That’s a view shared by Mayor Jim Kenney of Philadelphia, who was swept into office last year on a platform committing hundreds of millions of dollars to fixing up some 400 dilapidated green spaces, ball fields, pools, libraries and recreation centers in underserved districts. Philadelphia has the highest poverty rate among the 10 most-populated cities in the United States. The plan focuses on the city’s neediest areas.
Hunting Park, in North Philadelphia, is an example. For years, it was a troubled place before its revitalization started in 2009. Since then, crime has plummeted 89 percent, probably not all thanks to improvements to the park, though Philadelphia authorities attribute declines in prostitution and drug dealing to families taking over the park.
I spent an afternoon with the city’s parks commissioner, Kathryn Ott Lovell, touring crumbling libraries and rec centers in North and West Philadelphia now scheduled for makeovers. Once great buildings, still bustling with children, they remain critical to their neighborhoods, barely held together today by bubble gum and underpaid, overworked custodians who are among the city’s unsung heroes. Changing demographics, new technologies and evolving demands by residents on parks and libraries to be complex community hubs require that these places receive more than just a fresh lick of paint or sod.
They need extensive rethinking. The William Penn Foundation in Philadelphia has pitched in an additional $100 million to help make all that happen, its biggest grant ever.
“We want every Philadelphian to be able to walk to a place that says, ‘You are worth it,’” Ms. Lovell explained.
Chicago is trying to send the same message. East of Little Village, in the Bridgeport neighborhood, Studio Gang, the highly regarded architecture firm, has designed an elegant new zinc-clad public boathouse, with clerestory windows and a jagged roofline (based on stop-action photographs of rowers, the architects say), providing a gateway from Bridgeport to the waterfront. Farther north, the 606, Chicago’s version of the High Line, which opened in mid-2015, has turned a defunct rail corridor into a wildly popular pedestrian greenway.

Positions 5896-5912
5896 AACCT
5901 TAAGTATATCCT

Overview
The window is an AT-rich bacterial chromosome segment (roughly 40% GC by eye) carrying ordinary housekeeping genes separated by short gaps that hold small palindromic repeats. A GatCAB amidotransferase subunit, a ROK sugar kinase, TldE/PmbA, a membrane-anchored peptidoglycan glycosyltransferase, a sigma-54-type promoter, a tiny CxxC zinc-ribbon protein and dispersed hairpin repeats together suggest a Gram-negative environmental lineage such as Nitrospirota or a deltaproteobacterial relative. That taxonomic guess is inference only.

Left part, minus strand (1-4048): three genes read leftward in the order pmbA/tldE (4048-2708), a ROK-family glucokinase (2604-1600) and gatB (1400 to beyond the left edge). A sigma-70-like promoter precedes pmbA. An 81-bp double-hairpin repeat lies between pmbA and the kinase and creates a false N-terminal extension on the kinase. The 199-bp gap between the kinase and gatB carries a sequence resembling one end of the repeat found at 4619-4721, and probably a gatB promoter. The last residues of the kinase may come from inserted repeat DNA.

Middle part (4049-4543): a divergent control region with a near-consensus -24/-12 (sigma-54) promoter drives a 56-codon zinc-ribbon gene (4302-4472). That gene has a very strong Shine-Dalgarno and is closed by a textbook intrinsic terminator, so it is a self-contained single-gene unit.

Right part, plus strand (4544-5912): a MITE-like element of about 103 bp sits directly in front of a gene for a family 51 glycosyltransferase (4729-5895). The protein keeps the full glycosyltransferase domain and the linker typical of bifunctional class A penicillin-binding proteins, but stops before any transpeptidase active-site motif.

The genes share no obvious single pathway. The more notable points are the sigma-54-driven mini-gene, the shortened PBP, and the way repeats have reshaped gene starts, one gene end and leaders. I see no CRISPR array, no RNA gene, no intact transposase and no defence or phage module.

And to the south, near Lake Calumet, in an area of shuttered mills where Chicago approaches wilderness, Big Marsh has lately opened as a public bike park and nature preserve carved from nearly 200 acres. I drove to Big Marsh with Michael P. Kelly, the chief executive of the Chicago Park District, who envisioned it becoming “a major new attraction” for cyclists, then took me to a housing project called Altgeld Gardens Homes in far southeast Chicago.
There, the city has installed playground equipment and spruced up parts of Altgeld Gardens’ decrepit 1920’s-era rec center, including an indoor swimming pool. At the center, Mr. Kelly introduced Brian Bradley, the park district’s supervisor for Altgeld Gardens, a huge, quiet man who, in his spare time, teaches young residents how to box.
“This is a community that fights hard,” Mr. Bradley told me. We were standing beside the heated pool, a magnet for older residents and children, with a view onto the playground. “Places like this are where everybody comes together,” he said.
Mr. Bradley recalled growing up in a different neighborhood, whose park and rec center became his salvation and second home. He paused.
Tears suddenly welled in his eyes, and he apologized. The Altgeld Gardens rec center still needed repairs. But the park district’s improvements so far have sent a message: “Growing up in a place like this you can feel nobody cares,” he said.
“These changes tell people they’re not forgotten.”